Federal agencies are typically considered either general support agencies or mission-oriented agencies.
General Support Agency
A general support agency is one which supports basic and applied research that defines their purpose in general terms. Examples of general support agencies include, but are not limited to, the National Institute of Health (NIH), the National Science Foundation (NSF) and the National Endowments for the Humanities and Arts NEA.
A general support agency’s review of a proposal is often conducted by a panel of the proposal writer's peers. These reviewers are not agency staff members but university or private researchers in the field. They review the proposal in terms of its scientific merit and send their recommendations to an agency program officer. Once the review is complete the proposal must be recommended by the review panel, or it will not be considered. Therefore, a proposal to a general support agency must be written for one's peers.
A Mission-oriented agency is one which supports and funds only work which directly furthers their specific missions. Examples of such agencies include the Departments of Defense (DOD) and Energy (DOE) and the National Aeronautics and Space Administration (NASA).
A Mission-oriented agency review of a proposal, if it is used at all, is advisory only. Individual program officers formulate research programs each year and fund research directly related to those programs. Funded research is expected to compliment on-going research in agency laboratories.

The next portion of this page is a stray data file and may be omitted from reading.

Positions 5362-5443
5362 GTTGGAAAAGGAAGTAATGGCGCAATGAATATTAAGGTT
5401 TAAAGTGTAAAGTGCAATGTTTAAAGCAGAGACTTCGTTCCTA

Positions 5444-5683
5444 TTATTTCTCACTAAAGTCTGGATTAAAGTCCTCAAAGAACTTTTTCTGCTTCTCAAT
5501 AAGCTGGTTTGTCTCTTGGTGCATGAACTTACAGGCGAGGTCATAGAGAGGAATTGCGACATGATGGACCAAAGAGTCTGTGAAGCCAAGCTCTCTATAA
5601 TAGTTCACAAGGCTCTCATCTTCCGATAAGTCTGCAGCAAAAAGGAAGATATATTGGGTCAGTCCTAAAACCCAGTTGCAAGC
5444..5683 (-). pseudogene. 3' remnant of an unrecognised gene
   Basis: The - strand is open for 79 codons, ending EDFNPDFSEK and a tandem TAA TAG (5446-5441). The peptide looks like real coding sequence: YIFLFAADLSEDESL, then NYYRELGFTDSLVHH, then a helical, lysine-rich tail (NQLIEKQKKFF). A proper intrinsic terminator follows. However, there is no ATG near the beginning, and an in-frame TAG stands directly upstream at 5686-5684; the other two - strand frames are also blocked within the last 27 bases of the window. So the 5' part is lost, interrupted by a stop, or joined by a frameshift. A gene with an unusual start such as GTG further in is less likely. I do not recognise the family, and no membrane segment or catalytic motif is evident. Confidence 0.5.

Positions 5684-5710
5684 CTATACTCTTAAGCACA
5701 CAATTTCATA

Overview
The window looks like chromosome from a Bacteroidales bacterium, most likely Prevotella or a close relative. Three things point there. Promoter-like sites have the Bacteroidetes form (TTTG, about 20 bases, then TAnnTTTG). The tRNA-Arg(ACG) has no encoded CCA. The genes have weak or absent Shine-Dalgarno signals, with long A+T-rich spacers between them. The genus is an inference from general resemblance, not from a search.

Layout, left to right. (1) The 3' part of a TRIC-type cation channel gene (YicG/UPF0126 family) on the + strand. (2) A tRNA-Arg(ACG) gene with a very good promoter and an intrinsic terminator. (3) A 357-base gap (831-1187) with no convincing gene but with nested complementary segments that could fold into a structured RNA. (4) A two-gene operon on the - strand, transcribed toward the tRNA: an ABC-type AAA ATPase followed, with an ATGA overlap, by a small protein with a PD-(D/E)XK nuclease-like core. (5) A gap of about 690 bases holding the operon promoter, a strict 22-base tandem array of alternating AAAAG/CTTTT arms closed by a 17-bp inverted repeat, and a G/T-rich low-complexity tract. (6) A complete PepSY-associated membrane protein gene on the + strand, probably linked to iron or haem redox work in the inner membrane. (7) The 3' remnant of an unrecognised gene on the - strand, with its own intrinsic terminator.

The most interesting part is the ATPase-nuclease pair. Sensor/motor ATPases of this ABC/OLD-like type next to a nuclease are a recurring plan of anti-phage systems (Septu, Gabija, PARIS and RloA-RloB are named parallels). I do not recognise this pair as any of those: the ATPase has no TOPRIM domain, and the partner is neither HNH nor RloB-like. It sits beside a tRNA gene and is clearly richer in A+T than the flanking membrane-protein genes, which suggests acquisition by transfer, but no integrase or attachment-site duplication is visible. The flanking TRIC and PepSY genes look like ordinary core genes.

State and Local Agencies
State and local government agencies support research and training projects from both federal "pass-through" funds and from their own funds.
Federal monies given to a state or local government to support specific area programs. These programs operate much like federal programs with specific guidelines, program deadlines, and formal review processes. However, the state or local unit is responsible for administering the projects within the overall federal guidelines. Generally, proposals submitted to such programs are reviewed by agency technical experts, agency oversight boards or review panels.
State or local funds
State agencies simply identify specific needs, and then look for individuals to address those needs. These projects often grow out of conversations between College personnel and agency staff, rather than as the result of a formal proposal solicitation.
In either case, however, a formal proposal must be submitted which includes a statement of work and a budget. This proposal is required for formal approval by appropriate GSCRC officials and will form the basis from which a formal agreement can be negotiated and executed with the agency.
Two major sources of private funds are private foundations and corporations. Some private organizations, such as the American Heart Association, fund projects in areas related to their established purpose in much the same way as federal agencies. The funding interest of private organizations may not be clearly defined and are frequently restricted in some way. Therefore, before submitting a proposal to a private organization, you need to "research" the organization to determine what its funding interests are. Information and assistance regarding private organizations is available in the Office of Sponsored Programs Administration.